San Pedro de Atacama, Chile

The Atacama desert is a 600 mile strip of land along the Pacific coast stretching from southern Peru through the northern half of Chile.  It is the driest desert in the world.  The average rainfall is around 0.59 inch per year with some weather stations in the Atacama having never recorded rainfall.  However there are some oases that appear here and there.  One of these is San Pedro de Atacama (photos).

In town

It is a small adobe village that looks as if it rose up out of the desert and is in the heart of some of northern Chile’s most dramatic scenery.  The cone of volcan Licancábur which tops out at over 19,500 feet hovers nearby and the valleys nearby have otherworldly rock formations.  The population of San Pedro is less than 5,000 but the opportunity for climbing, trekking, sand boarding, hiking and just plain gawking at the natural beauty draws a regular group of visitors.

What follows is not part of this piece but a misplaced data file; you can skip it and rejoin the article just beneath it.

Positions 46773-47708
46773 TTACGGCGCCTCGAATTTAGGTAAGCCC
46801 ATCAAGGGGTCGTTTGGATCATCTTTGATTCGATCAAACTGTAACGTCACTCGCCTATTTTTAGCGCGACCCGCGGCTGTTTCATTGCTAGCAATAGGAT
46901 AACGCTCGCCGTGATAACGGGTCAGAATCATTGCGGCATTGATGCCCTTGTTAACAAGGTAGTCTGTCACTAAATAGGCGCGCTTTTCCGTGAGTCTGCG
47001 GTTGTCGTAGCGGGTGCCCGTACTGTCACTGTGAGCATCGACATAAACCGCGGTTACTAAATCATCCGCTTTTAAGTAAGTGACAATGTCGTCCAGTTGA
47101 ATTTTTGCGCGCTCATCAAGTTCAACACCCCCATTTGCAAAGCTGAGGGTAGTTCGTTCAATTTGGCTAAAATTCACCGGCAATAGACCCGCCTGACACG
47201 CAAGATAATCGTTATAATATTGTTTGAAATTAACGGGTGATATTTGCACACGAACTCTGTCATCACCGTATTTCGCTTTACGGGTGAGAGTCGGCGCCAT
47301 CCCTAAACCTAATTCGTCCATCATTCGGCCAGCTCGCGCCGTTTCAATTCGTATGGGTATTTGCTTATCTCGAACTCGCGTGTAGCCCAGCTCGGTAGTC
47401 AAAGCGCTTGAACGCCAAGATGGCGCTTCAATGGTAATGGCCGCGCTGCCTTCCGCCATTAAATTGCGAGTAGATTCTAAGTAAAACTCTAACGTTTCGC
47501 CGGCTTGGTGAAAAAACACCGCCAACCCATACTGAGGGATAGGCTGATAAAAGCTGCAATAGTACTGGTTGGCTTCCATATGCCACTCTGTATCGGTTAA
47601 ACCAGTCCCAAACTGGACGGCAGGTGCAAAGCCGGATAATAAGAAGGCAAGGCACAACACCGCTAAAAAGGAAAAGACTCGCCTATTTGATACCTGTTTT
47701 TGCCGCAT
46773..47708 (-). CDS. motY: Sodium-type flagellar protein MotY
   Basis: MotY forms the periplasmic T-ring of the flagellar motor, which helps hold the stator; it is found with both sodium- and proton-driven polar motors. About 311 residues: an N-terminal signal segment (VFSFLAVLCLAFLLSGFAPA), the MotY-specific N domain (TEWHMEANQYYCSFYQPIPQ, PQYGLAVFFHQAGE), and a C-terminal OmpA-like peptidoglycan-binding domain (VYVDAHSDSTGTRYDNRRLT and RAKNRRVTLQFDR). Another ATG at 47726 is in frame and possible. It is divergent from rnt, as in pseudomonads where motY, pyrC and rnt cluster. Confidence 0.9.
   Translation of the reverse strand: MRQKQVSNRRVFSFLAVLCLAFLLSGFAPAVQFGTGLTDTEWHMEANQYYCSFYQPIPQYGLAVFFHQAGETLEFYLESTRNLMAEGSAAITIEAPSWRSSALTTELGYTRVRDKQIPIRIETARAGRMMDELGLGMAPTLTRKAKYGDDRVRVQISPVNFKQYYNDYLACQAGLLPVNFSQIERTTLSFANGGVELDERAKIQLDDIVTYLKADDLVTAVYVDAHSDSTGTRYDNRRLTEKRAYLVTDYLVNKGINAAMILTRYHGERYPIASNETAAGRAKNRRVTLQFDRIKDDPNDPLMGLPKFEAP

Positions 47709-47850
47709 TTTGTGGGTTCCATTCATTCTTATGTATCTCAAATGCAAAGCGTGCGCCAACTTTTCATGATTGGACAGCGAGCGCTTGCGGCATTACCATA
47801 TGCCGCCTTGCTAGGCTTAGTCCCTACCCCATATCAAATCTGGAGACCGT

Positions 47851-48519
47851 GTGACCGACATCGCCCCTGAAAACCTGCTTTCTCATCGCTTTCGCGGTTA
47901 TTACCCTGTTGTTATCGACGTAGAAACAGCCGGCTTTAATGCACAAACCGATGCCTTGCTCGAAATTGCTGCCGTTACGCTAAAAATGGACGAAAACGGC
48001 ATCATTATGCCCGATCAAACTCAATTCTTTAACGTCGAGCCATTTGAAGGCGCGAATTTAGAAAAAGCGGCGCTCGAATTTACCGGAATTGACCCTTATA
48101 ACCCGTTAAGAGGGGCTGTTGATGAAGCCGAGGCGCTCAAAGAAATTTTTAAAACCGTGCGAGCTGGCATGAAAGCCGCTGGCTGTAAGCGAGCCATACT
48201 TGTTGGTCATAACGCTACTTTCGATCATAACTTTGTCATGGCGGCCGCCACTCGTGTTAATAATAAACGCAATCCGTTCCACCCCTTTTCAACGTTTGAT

Interestingly, San Pedro was one of the most expensive places we have visited in terms of accommodations, food and tours.  I suppose this is due to it’s relative isolation and its tourist draw.

Valle de la Muerte

We took advantage of one of the tours that visits some of the nearby valleys late in the afternoon in order to see them during sunset when the surrounding hills get painted with a very vibrant palette of colors.  We visited Valle de la Muerte, which we were told was originally named Valle de la Martes because it was thought to resemble Mars due to the red color of the rocks.  However, one of the early leaders of San Pedro had poor speech causing the people to think he was saying muerte instead of martes so the name stuck.  So there is no tale of death that led to the naming of the valley.  In any case it is quite beautiful.

Valle de la Luna

We also visited Valle de la luna just before sunset and waited there to watch the show.  I can’t do better than the Lonely Planet guidebook.  “As you sit atop a giant sand dune, panting from the exertion of climbing it, drinking in spectacular views and watching the sun slip below the horizon, a beautiful transformation occurs: the distant ring of volcanoes, rippling Cordillera de la Sal and surreal lunar landscapes of the valley, are suddenly suffused with intense purples, pinks and golds.”  It was just like that.

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